This post was originally titled, "HOLY MONKEY BUTTS! I MADE A 50s DRESS!!"
Let me explain...
My sister-in-law Sarah is constantly lusting after 50s style dresses. As I lust after pretty much ANY period style dress predating the 1960s (what a gross time for fashion), she usually shares her love of 50s fashion with me whenever she comes across a stellar example.
Consequently, I periodically receive emails like this:
I. NEED. THIS. DRESS.
I might die without it.
Obviously, this is a dress worth dying for. Just look at that skirt!
So, when it came time to pick out Christmas presents this year, I knew just what to get Sarah. A 50s dress. It was perfect! I can't have her dying on me, after all. Who else am I supposed to get tipsy with on the dock at Myrtle Beach this summer?
That being said... Have you ever looked at vintage dresses on Etsy?? They run anywhere from $100 to $400. INSANE. I love Sarah, but I also like paying my mortgage on time. Vintage dress patterns, on the other hand, are about $10 on Etsy. Can you guess which option I chose? No brainer. If you are ever looking for a vintage clothing pattern, you should check Etsy. Treasure trove!
I have no sewing skills or experience. I've only ever sewn one other dress in my life and that dress was straight out the Regency era (1811-1837). Think Pride and Prejudice. I wore it to a period Dolly Madison ball, drank punch, and danced the quadrille. Hey! I'm a history teacher, what did you expect?? Laugh if you want, but it was super fun. Hmph! My Elizabeth Bennett-esque dress was a bit loose, but it looked like a dress. So, it only stood to reason that I could sew something straight out of the 1950s. Right?? That's what I told myself, anyways.
But how to get Sarah's measurements without giving away my plans... Tricky. Maybe if I email her husband and ask him? Which led to the following email draft:
To Agent Rob 007. STOP.
Your mission, should you choose to accept it, is to measure every part of Sarah's body without her knowing. STOP. It is imperative that this mission be completed with the utmost discretion. STOP. I recommend giving her an Ambien and measuring her in a drugged sleep. STOP. It's not at all creepy. STOP. Guard these measurements at all costs. STOP. Even with your life. STOP. Trust me, they are more important than you. STOP.
This telegram will self destruct in 10 seconds.Hmm. On second thought, I'm not sure he'll agree to something like this. Discard draft.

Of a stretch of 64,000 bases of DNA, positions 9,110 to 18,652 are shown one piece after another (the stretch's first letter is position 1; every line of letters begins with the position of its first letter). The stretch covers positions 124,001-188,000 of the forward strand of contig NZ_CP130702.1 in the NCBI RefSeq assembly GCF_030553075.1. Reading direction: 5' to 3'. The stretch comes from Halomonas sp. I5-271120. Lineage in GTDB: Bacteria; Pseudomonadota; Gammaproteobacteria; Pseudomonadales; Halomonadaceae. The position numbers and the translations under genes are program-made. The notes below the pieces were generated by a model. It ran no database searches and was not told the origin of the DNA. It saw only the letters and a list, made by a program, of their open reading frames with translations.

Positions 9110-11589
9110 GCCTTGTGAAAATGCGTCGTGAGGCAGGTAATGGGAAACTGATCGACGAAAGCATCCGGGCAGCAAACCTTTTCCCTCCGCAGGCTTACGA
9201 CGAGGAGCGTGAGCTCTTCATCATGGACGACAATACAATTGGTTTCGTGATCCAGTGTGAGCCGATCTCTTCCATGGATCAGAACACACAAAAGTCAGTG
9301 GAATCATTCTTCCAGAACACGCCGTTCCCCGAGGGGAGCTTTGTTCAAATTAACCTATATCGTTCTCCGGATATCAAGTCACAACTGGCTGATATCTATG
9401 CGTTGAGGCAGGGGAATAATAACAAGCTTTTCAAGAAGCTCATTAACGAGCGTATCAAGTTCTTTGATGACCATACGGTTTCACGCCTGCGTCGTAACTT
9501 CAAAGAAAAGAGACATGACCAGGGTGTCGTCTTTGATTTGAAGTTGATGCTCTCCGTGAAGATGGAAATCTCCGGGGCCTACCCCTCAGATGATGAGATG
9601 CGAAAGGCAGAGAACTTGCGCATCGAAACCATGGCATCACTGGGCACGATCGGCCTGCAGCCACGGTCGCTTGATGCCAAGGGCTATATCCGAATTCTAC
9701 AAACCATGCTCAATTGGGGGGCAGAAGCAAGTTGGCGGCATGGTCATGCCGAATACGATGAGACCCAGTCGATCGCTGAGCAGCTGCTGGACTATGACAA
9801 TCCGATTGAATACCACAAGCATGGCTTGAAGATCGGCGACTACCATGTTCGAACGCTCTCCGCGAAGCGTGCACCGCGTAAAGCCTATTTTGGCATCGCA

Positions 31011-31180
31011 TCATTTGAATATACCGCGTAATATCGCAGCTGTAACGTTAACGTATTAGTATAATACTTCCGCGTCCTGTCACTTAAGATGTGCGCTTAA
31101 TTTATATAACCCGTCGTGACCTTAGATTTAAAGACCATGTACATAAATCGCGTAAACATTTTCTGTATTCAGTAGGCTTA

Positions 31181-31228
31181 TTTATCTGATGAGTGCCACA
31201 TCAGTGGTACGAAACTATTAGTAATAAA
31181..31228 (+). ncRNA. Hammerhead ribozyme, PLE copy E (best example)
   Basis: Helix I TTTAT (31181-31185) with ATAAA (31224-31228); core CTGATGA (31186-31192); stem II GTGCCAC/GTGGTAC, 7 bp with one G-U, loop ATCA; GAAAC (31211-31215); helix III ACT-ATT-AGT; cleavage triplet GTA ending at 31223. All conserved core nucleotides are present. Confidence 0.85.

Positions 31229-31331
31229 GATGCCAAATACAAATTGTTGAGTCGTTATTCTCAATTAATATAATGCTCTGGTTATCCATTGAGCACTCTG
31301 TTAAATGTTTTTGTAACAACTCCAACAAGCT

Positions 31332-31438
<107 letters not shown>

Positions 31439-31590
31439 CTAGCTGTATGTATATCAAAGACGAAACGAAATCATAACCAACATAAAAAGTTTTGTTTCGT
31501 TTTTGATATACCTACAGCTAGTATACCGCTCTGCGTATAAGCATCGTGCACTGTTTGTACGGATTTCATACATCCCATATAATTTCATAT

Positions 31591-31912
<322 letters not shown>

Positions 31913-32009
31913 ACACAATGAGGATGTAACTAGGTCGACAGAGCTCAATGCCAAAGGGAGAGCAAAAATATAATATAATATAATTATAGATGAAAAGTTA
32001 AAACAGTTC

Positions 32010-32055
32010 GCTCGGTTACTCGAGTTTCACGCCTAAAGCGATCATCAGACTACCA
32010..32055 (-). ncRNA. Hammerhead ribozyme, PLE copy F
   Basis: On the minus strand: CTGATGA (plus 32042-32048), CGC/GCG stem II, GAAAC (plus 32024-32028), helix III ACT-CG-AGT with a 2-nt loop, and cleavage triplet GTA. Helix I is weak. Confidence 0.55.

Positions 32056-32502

I'll just have to measure her myself at Thanksgiving. And tell her to mind her own business. She has no right to know what I'm doing with measurements of her body. Besides, do you see those measurements? What a ho. She's so tiny! The first two times I took her measurements, I lost them, hence the "DO NOT LOSE" written across the top. And Sarah made me redraw her "model" a few times. She seemed to object to my Boobless Sarah Snowman. I can't imagine why. Picky, picky.
To put off any suspicions she might have, I informed her that she might be receiving a portable pole dancing platform for Christmas and that she should probably start practicing dipping at the waste and then flinging her hair back provocatively. Just in case. She was ecstatic because she'd always wanted a portable pole dancing platform to set up in Mantown. I told you she was a ho.
I found this gorgeous turquoise linen fabric in Walmart's clearance section for $1.50 a yard. SCORE! I purchased 5 yards of it, some fabric button kits and matching thread. That's right. Between the materials and the pattern, I spent (Sarah, shield your eyes) a whopping $20 on this dress. Booyah!
The pattern itself was a vintage size 18 1954 Vogue dress pattern. FYI, vintage sizes are roughly double your modern size. The pattern itself was "Oh my gosh, if I touch this it will turn to dust!" tissue paper old. I loved it. It was awesome. Except for the directions. Not so awesome. Very, very confusing.